The January issue of Zero Hour Alert went out last week. It’s all about how China is amping up its navy, and the risks this poses to financial markets as China looks to control financial markets.
While the expansion of the Chinese navy may seem totally removed from the world of stocks, bonds and investment trends, they are actually closely linked.
China is expanding its navy to control international shipping lanes, and give it a stranglehold on global trade. By controlling global trade, you can influence the global economy, and that influence, if exercised, can dramatically effect stock, bond, and commodity prices.
Japan, for example, imports the majority of its energy by sea. If China controls the shipping lanes, it can shut off Japan’s energy to exert pressure on the country as Cold War II intensifies. With energy, a critical input to the economic machine, no longer part of the equation, the Japanese economy and thus Japanese stocks would be in for a hard time.
Control over shipping lanes also allows for the state-directed expansion of trade into other countries, linking their economy to yours, and expanding your influence, or “economic territory”.
China is effectively following the rulebook of the British Empire, which leveraged this strategy to control an area the size of the moon at its peak in the 1920s. It’s for this reason that I titled the issue “Red moon rising”.
Coincidentally, the very next day after the issue was published, The Economist came out with the exact same headline on the front cover. Though its article was about the rise of China in the medical space, it seems both of us see blood on the horizon.
You’ll need to read the issue to discover just how close the naval situation is to turning critical, but today I’d like to highlight another Chinese imperial conquest.
In the information age, a new ocean has been created with its own shipping lanes which hold similar strategic importance. That ocean is the internet, across which digital “goods” (data) are “traded” across “shipping lanes” (through telecoms providers).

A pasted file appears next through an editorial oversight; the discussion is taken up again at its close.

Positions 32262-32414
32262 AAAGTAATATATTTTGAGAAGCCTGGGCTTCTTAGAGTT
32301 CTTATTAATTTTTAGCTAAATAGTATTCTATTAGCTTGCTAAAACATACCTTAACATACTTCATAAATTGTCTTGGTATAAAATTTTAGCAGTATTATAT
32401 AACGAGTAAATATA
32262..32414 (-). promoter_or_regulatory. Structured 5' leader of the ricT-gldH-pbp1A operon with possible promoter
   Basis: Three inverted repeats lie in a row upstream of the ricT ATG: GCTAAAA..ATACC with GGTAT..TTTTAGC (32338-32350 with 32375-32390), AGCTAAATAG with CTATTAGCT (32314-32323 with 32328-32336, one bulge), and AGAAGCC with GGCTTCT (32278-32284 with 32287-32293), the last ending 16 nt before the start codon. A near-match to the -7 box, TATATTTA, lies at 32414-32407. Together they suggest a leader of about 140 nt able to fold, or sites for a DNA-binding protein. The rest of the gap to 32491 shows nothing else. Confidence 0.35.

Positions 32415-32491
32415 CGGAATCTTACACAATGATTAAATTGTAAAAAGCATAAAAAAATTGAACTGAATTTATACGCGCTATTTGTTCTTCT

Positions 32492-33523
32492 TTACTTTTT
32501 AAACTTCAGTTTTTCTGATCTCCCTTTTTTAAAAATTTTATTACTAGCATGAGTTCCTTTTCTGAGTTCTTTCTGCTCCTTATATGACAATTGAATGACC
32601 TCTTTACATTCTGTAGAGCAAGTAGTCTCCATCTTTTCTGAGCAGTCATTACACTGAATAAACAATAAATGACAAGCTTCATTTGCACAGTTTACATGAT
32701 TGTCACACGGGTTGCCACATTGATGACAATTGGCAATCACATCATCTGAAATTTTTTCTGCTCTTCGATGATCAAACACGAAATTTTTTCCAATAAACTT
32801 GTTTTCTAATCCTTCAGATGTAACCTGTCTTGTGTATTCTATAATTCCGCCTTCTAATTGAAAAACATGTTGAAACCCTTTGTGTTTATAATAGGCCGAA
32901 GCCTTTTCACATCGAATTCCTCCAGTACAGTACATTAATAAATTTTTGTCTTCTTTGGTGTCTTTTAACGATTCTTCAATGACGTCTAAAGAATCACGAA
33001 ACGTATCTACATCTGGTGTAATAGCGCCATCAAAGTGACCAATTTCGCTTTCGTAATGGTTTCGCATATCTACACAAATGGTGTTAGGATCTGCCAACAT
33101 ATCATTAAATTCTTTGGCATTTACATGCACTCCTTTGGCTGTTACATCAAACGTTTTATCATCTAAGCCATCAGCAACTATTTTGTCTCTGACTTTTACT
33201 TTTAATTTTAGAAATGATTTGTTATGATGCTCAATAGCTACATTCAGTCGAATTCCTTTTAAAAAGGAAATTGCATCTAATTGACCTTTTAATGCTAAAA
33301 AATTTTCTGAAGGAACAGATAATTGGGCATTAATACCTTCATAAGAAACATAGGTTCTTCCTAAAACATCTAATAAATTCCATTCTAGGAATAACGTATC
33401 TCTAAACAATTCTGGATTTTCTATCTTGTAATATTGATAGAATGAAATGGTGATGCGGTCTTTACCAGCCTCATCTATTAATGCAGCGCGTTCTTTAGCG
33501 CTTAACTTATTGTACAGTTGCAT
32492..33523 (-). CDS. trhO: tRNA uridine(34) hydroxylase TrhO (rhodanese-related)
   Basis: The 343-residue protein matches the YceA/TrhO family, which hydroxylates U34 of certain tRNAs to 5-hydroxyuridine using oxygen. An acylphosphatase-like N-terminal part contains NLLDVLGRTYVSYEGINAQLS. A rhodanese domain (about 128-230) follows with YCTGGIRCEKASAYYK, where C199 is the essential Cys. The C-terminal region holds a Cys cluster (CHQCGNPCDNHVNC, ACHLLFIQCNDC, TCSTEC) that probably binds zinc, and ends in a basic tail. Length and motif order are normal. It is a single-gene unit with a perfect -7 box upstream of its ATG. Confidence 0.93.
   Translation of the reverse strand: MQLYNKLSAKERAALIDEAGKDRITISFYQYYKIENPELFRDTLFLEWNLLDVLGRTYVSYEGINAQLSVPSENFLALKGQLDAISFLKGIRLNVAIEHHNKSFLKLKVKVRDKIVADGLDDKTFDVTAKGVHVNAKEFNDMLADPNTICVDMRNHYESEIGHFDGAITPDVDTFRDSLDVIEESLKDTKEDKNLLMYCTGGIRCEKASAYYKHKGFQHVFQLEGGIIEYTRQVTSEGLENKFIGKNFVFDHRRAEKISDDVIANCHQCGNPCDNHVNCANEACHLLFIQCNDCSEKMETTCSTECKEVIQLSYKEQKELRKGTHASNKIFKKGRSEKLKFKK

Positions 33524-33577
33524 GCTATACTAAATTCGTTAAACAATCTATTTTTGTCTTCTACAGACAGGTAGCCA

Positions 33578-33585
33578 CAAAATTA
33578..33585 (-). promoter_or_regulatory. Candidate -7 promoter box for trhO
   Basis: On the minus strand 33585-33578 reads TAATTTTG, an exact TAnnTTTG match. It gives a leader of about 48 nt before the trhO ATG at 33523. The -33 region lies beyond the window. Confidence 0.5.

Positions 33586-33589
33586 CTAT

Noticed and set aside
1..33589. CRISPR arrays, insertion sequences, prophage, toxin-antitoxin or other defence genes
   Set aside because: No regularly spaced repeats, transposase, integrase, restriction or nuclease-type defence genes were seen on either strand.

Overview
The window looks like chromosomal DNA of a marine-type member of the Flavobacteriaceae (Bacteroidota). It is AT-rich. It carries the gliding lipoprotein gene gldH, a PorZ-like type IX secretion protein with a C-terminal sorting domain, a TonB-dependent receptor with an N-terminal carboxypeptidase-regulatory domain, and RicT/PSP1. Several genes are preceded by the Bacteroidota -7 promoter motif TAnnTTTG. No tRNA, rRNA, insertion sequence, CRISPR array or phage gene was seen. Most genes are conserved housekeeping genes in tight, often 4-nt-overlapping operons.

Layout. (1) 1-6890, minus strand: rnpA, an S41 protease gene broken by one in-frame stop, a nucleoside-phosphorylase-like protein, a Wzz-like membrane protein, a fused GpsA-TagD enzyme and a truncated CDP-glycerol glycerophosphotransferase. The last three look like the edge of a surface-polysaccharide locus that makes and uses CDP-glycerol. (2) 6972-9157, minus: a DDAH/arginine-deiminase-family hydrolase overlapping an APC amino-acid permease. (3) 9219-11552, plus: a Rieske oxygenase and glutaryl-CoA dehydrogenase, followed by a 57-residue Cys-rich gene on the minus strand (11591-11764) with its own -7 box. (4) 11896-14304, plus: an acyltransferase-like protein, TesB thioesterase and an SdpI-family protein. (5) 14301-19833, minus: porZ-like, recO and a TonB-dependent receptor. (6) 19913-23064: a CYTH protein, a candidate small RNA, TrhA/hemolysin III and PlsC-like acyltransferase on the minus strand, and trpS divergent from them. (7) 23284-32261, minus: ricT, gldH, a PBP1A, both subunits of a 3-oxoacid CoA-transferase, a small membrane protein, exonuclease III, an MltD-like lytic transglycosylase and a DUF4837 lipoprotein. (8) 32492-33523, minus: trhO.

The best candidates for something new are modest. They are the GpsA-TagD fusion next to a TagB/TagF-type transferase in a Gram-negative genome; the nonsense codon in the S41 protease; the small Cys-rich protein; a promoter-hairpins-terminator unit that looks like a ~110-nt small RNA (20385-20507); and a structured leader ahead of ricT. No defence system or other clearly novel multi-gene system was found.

Just as control over the shipping lanes of the ocean grants nations great influence, so too does control over the shipping lanes of the internet. Control over telecoms providers means the ability to monitor, manipulate, or block streams of data that are sent across the internet. The strategic value of this is not lost on China, who has encouraged Chinese telecoms companies (like Huawei and ZTE) to set up the 5G internet infrastructure of foreign countries – effectively giving China control of these digital shipping lanes.
The arrest of a Huawei executive in Canada at the behest of the US, and the blocking of 5G upgrades from Huawei in the US, Australia and New Zealand are battles in this struggle for control over the digital ocean. These battles come with consequences. We detailed the bruising investors got in Canadian fashion brand Canada Goose ($GOOS) in December, as Chinese consumers boycotted Canadian brands following the arrest. The recent death sentence delivered to a Canadian national convicted of drug smuggling is likely also “collateral damage” in this war over digital control.
A while ago in this letter I questioned who the UK would side with in Cold War II, pondering whether the UK government would side with China and betray the US due to the insidious political and immense economic leverage China wields in London.
The answer currently forthcoming is “certainly not yet”. The Royal Navy conducted joint exercises with the US Navy in China’s back yard (the South China Sea) last week for the first time since 2010, in direct confrontation which China’s increasingly territorial navy I mentioned earlier.
This will have consequences for the UK – I expect China to react in kind in the near future, drawing us closer to the action in Cold War II. Companies like BT, which heavily rely on Huawei for cheap equipment, are in deep trouble if the UK government decides that it won’t yield its digital shipping lanes to China.
Interestingly, the giant military contractor Raytheon ($RTN) released this ad for its 5G technology amidst the Huawei furore. Perhaps its defence companies who stand to benefit from conflict over digital territory – just as they do from physical conflict – as governments become ever less trusting in foreign companies and the agendas that may be driving their expansion.
Until next time,
Editor, Capital & Conflict